The topic of race is too often reduced to encouraging our children to ignore the racial differences around them, with the idea that this will result in creating a “colorblind” child who is more inclusive in her ability to see beyond color. There’s nothing wrong with wanting our children to look beneath the surface. That’s why we say things like “don’t judge a book by its cover” and “it’s what’s on the inside that really matters.” But when we jump to this teaching before we have answered the many questions our children have about differences, and before we’ve taught them skills and strategies to combat racism, we have not adequately prepared them to be truly inclusive, especially as they will pick up on biased messages from the media as they grow. In order to promote inclusivity, we would do better to give our children a basic understanding about skin color differences and the value that being in a diverse community has for all of us. In this sense, becoming colorblind is not the ultimate goal. The real objective is recognizing, appreciating and understanding differences within the larger context of building inclusive communities.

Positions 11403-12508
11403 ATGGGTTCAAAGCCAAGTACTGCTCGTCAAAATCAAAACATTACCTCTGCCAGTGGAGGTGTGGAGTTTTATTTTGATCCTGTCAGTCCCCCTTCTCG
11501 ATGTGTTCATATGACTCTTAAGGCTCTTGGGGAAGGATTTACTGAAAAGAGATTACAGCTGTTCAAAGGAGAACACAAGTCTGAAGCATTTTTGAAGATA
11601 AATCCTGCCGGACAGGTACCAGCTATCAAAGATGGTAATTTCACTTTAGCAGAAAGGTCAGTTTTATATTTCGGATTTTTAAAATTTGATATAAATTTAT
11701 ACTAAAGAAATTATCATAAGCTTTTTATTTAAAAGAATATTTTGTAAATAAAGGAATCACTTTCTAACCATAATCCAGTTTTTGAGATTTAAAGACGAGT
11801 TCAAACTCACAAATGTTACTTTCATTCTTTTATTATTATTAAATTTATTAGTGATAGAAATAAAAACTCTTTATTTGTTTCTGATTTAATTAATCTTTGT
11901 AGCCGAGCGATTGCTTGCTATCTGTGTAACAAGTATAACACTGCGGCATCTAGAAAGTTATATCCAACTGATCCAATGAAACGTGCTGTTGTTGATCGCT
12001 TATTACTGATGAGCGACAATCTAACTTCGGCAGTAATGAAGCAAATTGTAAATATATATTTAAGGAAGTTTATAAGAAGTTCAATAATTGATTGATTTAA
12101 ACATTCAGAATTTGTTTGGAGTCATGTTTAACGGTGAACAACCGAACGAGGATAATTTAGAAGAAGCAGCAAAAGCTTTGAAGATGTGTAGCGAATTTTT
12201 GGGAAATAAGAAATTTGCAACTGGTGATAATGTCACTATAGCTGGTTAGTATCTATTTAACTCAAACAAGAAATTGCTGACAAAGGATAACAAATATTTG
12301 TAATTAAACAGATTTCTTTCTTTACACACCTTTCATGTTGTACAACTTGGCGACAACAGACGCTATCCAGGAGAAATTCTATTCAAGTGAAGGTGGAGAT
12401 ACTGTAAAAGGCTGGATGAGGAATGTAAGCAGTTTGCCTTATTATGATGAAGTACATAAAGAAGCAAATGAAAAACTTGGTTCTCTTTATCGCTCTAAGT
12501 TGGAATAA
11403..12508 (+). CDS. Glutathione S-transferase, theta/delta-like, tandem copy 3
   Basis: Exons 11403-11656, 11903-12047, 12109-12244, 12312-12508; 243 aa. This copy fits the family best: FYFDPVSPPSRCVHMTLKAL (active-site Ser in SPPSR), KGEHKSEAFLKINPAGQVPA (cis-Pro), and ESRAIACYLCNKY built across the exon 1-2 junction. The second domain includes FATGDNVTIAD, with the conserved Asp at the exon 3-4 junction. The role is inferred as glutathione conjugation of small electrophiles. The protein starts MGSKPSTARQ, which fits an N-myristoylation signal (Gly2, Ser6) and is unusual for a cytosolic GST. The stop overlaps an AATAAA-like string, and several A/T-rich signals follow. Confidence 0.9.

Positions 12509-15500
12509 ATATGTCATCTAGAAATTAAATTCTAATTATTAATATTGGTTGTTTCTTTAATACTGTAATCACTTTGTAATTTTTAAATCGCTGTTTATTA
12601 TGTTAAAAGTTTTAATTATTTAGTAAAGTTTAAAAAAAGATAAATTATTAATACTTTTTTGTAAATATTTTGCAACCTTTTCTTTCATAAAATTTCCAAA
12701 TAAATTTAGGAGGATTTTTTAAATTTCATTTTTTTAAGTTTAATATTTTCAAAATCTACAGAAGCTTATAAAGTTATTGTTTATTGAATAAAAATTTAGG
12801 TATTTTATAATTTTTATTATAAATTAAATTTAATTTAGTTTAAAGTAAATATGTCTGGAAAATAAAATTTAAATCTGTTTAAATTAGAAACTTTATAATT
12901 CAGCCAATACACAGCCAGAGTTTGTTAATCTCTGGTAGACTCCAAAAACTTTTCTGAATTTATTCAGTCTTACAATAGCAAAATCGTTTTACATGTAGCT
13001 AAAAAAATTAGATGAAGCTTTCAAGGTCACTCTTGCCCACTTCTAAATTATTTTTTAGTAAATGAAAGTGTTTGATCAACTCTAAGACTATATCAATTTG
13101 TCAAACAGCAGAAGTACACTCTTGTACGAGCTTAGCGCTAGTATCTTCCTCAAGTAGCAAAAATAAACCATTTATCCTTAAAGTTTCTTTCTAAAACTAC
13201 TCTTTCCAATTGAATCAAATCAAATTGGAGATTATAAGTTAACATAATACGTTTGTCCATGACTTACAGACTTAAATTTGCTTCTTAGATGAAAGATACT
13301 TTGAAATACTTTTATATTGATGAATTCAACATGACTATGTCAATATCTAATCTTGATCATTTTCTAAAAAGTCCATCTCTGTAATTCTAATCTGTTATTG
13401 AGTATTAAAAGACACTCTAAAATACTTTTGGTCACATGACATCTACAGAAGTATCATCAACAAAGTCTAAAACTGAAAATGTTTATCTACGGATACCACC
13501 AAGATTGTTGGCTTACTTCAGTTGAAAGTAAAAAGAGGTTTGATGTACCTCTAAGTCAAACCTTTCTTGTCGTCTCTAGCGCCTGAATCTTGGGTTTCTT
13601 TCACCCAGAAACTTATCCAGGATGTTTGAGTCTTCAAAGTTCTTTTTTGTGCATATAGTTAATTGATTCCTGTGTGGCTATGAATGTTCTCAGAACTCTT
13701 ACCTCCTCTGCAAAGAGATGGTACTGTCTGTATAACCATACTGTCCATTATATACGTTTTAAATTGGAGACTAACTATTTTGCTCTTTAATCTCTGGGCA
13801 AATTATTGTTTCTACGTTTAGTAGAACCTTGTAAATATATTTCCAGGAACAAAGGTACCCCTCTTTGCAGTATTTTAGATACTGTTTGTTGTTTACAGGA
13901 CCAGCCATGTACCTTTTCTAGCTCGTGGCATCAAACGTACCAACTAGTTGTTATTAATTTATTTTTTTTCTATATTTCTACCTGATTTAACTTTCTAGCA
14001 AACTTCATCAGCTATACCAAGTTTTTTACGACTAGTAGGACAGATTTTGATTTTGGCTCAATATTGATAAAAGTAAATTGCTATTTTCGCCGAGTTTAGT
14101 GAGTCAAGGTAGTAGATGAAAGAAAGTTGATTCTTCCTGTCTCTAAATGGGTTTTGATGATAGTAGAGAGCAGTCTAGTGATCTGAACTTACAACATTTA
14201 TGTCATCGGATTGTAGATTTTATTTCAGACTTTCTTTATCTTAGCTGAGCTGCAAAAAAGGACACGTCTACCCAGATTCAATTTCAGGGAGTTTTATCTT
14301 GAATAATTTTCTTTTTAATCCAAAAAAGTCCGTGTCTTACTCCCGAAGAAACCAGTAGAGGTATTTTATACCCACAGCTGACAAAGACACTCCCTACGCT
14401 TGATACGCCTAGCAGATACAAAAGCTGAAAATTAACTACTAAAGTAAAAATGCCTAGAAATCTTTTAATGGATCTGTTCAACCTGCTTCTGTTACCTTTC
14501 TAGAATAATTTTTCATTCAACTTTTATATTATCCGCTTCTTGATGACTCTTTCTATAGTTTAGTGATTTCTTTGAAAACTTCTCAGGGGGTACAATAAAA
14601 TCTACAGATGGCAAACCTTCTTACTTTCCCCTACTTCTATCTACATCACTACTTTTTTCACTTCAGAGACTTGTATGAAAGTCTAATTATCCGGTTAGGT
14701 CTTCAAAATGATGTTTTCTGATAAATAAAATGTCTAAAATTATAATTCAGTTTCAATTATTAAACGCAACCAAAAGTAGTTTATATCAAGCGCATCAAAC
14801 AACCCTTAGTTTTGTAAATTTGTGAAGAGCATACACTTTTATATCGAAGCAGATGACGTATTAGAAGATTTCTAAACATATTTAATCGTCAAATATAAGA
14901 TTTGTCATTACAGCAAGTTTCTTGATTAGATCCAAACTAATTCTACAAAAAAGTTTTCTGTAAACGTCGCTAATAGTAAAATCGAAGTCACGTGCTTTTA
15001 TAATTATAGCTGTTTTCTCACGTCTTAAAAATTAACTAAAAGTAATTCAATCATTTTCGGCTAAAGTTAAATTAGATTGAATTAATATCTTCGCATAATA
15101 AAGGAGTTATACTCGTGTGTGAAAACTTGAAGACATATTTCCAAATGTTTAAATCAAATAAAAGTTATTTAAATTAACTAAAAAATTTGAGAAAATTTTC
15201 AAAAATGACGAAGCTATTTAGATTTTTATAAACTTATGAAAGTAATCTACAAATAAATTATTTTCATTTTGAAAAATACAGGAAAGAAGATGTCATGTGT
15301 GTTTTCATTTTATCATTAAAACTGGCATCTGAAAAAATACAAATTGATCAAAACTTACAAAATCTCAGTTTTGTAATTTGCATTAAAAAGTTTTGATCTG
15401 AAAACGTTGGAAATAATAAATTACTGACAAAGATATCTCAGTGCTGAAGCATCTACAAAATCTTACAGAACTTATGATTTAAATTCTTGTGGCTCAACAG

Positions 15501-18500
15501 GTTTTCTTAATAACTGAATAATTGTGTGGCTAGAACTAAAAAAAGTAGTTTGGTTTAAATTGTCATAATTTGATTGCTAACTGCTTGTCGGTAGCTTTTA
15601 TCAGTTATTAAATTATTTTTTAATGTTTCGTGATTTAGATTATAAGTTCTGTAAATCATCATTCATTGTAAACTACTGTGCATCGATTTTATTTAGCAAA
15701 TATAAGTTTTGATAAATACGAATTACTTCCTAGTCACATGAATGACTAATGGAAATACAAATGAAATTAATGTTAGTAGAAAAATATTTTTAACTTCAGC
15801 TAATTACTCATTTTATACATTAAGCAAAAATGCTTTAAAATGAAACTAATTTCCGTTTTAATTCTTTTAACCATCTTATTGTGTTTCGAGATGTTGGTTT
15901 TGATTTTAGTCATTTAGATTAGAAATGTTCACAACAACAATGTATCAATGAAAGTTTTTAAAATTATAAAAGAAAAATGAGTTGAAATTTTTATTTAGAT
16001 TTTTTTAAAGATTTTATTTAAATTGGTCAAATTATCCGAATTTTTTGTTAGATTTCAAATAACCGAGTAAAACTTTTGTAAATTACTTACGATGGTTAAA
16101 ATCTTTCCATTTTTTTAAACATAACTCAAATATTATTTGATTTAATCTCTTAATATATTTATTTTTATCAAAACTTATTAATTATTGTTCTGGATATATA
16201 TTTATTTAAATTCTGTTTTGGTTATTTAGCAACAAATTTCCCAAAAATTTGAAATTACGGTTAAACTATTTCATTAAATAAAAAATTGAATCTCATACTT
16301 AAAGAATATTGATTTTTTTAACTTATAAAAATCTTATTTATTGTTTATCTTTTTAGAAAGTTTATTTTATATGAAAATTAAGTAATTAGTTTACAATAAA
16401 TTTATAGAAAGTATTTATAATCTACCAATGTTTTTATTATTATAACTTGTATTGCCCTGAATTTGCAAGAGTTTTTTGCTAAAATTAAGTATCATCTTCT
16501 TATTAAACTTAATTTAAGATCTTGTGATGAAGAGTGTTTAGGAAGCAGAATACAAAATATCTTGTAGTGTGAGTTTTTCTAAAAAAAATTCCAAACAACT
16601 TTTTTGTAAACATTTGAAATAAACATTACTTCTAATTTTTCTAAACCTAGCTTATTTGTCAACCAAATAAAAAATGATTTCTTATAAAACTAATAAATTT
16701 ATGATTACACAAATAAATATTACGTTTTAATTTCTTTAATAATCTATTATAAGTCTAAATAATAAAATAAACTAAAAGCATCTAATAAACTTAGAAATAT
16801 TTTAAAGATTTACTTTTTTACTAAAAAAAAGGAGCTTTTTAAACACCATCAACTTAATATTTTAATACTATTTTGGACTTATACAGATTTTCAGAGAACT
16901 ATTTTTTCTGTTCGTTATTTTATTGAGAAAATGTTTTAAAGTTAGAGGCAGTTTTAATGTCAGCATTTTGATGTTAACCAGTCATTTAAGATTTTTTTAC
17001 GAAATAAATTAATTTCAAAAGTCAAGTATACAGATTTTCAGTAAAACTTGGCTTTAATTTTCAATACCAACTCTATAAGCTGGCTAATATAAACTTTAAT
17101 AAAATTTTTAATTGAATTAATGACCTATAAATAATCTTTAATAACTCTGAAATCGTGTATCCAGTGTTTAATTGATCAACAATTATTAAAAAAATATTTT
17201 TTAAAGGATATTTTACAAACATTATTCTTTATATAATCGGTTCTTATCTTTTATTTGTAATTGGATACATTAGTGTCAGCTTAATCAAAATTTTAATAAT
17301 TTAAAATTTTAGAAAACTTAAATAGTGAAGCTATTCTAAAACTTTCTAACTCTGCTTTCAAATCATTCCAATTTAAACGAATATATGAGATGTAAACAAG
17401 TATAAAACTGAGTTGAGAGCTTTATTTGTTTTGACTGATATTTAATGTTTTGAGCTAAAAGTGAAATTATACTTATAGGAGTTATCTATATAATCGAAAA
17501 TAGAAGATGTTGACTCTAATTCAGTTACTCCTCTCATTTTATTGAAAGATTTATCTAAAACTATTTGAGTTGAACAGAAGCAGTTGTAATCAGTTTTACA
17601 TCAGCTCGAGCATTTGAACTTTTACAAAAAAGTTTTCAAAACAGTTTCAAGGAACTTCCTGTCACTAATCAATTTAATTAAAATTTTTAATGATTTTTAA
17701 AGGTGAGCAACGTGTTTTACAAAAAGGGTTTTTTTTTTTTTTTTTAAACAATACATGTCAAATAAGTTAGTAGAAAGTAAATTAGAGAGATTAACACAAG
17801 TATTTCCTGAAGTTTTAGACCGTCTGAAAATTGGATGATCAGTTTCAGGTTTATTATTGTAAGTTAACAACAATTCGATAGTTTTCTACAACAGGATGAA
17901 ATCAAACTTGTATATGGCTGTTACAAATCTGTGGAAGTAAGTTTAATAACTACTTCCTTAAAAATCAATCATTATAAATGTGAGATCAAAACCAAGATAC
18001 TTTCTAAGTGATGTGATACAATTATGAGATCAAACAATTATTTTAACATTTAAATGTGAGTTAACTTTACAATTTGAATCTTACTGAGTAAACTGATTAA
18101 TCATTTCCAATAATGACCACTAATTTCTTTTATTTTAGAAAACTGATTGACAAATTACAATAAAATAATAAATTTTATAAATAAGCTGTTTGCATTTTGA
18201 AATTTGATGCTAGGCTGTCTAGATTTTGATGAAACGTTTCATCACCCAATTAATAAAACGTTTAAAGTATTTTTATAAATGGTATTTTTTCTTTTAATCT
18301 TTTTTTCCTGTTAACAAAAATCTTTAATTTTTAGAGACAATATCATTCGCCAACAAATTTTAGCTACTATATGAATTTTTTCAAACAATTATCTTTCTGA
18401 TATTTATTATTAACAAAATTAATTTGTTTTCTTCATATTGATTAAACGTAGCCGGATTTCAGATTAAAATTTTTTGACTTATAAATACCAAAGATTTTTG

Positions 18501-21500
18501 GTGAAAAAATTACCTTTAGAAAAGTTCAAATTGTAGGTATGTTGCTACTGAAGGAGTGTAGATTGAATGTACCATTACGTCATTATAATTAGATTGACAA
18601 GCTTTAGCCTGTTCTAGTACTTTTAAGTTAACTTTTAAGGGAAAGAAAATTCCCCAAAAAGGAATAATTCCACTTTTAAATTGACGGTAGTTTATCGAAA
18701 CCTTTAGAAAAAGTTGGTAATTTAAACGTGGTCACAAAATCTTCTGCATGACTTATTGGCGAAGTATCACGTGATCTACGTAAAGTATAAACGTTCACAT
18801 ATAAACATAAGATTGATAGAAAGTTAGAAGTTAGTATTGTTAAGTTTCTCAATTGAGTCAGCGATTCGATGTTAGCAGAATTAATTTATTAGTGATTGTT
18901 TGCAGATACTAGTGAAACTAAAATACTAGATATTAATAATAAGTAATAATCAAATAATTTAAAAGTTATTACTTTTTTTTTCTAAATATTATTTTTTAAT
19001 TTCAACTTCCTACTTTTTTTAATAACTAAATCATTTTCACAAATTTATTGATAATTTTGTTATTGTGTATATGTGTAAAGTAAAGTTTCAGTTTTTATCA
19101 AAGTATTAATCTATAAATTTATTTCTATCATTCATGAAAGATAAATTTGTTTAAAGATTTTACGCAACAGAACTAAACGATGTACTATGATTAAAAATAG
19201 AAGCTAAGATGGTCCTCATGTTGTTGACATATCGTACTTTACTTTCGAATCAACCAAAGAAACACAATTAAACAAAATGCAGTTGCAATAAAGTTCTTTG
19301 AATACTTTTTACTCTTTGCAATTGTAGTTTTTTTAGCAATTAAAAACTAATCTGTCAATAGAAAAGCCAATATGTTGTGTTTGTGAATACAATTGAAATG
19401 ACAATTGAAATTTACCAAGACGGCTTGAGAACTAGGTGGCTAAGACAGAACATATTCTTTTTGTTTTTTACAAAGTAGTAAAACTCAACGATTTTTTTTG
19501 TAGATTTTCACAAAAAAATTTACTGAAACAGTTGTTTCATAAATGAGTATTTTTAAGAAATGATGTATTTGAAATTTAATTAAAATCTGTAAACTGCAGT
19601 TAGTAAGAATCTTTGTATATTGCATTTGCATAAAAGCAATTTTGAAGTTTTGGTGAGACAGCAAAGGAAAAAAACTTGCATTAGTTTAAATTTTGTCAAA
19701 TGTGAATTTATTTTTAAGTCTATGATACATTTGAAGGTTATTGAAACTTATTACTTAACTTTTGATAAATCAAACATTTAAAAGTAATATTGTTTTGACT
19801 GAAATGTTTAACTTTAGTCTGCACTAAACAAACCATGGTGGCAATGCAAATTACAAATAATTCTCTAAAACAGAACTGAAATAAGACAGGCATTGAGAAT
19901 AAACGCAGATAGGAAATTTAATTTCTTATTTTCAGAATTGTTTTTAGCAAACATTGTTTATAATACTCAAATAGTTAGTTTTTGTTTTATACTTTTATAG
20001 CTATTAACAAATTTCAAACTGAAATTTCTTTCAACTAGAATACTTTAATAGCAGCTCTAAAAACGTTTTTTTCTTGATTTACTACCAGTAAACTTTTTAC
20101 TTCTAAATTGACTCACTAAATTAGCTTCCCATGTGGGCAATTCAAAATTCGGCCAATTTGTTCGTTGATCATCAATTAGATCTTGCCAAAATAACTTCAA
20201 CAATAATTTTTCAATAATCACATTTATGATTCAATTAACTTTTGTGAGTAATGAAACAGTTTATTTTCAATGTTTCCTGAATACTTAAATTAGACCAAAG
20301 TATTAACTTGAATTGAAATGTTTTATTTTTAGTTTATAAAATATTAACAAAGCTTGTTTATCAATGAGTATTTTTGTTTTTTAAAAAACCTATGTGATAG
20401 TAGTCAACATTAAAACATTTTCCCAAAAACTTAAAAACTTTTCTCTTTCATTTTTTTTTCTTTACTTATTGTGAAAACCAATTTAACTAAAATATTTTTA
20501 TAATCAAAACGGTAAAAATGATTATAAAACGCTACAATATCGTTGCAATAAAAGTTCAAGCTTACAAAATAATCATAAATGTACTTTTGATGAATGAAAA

The following is a developmental guide to talking about race for ages three to eight. I write this from the perspective of being a white kindergarten teacher and mother of two biracial daughters. I’ve thought a lot about how to lead developmentally appropriate conversations about race with my students and my children, and what it means to be white in the context of talking about race. This article also comes out of conversations I’ve had with other white parents, who have voiced their questions about what is developmentally appropriate to talk about with young children, and expressed their discomfort when their child says something about a racial difference in public. This guide is geared toward:
- Answering questions about what is developmentally appropriate by age in talking about race
- Providing a framework for a rich and interesting conversation around race, without discomfort or embarrassment, especially when children point out differences.
Teaching Race to 3-4 Year Olds
At this age children are full of curiosity about the world around them and begin to try to make sense of new and exciting environments like school. What a great time to begin a conversation about race and skin color! Read picture books that celebrate all the different shades we come in.
Some of my favorites are:
“All the Colors of the Earth” by Sheila Hamanaka